Remember Pearl Harbor
By GSCS(SW) Robert Cavalcante Jr. Command Senior Chief, Naval Support Activity Washington, DC.
This December 7th, as you should well know, is Pearl Harbor Day. It marks the 61st anniversary of the most devastating sneak attack against the United States Navy and also marks the official entrance of the United States into World War II. I wonít begin to quote facts or figures about the Japanese sneak attack or turn this into a dry history lesson. What I do want to show you is that though we took heavy losses, and the task of rebuilding seemed insurmountable, we survived. Thankfully, their attack wasnít perfect. They missed our fuel depot, our repair facilities and our carriers, ultimately leading to their massive defeat the following year at the Battle of Midway.
Admiral Yamamoto, who was educated in America and masterminded the plan, was heard to say after the attack ďI fear that we have awakened a sleeping giant and filled him with a terrible resolve.Ē He knew firsthand of American ingenuity and witnessed her industrial might. What he didnít count on was the strength of the American heart. That heart that beat with pride every Fourth of July was the same heart that held fear as parents sent their children to war. That heart that left their girlfriends and mothers behind was the same heart that died to save its buddies. That heart that broke when it lost a son to Japanese tyranny, was the same heart that was building the weapons of war.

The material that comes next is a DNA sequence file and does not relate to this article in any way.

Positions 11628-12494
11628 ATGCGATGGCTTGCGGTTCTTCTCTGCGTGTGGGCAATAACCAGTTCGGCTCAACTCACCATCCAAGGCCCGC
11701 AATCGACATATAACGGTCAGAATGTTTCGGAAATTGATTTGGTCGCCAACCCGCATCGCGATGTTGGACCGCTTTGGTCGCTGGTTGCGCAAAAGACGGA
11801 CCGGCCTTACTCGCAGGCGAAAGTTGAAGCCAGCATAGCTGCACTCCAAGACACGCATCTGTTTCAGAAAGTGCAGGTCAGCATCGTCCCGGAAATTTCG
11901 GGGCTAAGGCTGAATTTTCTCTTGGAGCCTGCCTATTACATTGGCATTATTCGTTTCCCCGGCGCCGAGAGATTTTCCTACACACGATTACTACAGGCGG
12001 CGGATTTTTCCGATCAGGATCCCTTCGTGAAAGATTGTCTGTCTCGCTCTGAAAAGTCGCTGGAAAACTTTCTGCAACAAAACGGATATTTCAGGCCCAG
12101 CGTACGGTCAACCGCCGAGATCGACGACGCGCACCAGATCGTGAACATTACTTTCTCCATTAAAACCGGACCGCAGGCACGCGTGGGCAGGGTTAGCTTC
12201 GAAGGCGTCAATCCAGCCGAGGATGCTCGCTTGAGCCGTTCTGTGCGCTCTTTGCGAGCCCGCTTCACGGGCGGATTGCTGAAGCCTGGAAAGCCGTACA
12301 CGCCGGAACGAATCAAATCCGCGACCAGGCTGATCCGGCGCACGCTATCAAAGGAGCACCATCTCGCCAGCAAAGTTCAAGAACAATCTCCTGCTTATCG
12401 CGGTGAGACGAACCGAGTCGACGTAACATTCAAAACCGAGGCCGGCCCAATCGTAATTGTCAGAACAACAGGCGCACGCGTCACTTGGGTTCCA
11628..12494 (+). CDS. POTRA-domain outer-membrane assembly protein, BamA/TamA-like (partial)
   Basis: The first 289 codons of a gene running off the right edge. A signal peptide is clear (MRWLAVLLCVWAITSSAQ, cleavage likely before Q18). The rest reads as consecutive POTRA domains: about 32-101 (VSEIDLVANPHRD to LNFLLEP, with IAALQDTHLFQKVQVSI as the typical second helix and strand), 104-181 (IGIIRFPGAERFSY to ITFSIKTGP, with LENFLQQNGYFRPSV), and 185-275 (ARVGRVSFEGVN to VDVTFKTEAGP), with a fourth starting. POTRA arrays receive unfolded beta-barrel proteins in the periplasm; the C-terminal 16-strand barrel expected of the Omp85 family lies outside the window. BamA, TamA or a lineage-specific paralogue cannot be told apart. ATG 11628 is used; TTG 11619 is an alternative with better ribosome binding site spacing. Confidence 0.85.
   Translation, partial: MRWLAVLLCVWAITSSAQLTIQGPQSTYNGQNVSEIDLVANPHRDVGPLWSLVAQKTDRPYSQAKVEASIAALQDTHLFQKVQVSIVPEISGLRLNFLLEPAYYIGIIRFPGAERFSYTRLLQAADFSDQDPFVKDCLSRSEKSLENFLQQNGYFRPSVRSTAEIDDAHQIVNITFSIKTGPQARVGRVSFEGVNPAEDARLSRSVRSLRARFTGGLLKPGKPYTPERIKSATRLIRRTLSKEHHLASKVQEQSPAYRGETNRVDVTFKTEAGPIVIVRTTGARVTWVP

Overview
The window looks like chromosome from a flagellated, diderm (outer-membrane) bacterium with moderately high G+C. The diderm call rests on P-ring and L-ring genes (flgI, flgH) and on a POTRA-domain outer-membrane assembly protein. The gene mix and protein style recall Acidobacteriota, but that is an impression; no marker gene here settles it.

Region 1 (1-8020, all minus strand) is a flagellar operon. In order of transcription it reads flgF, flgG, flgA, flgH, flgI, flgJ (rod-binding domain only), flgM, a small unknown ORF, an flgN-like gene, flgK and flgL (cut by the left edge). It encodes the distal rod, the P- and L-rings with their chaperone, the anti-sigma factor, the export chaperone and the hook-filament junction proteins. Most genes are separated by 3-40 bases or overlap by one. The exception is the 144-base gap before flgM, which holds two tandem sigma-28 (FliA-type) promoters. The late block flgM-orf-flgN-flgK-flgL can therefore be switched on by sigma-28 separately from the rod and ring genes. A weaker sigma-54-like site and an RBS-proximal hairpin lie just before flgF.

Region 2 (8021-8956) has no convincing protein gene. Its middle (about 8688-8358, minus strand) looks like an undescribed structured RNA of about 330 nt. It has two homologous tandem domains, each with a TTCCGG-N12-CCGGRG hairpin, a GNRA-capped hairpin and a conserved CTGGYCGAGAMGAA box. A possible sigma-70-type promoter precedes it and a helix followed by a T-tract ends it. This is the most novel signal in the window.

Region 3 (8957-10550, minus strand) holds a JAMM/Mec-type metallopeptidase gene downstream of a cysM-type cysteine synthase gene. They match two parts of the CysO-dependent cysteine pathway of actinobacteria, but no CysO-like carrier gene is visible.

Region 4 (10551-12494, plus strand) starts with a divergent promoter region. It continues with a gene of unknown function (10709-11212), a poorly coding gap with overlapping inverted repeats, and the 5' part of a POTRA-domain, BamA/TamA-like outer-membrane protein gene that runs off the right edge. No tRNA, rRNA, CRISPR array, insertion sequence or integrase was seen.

It is only proper that we pay respect each year to their sacrifice and remember those 2,403 Americans who died that day. But Pearl Harbor Day is not just about our losses, but also about the survivors. Itís about how that day, the torch of freedom was thrust upon a new generation destined to save the world from tyranny and become the greatest generation our nation has ever known. Today, and each day, over 1000 World War II veterans, and even some Pearl Harbor survivors will die. Their stories will not be told, except to a few close family and friends. All too many stories will die with them.
Today, as a nation once again at war, the best way we can honor those that survived is to listen to their stories, to learn from their lessons while we still can, and to find that same heart within each of us. That same heart dug out from beneath the rubble of the Pentagon and the World Trade Center. That same heart that sits on watch in a ship in the Persian Gulf during this holiday season, and the same heart that breaks while their loved one is deployed. That strong and brave American heart that will fight, win and return to one day pass the torch of freedom to a new generation.
C. Michael Garverick
Naval Submarine League www.navalsubleague.com
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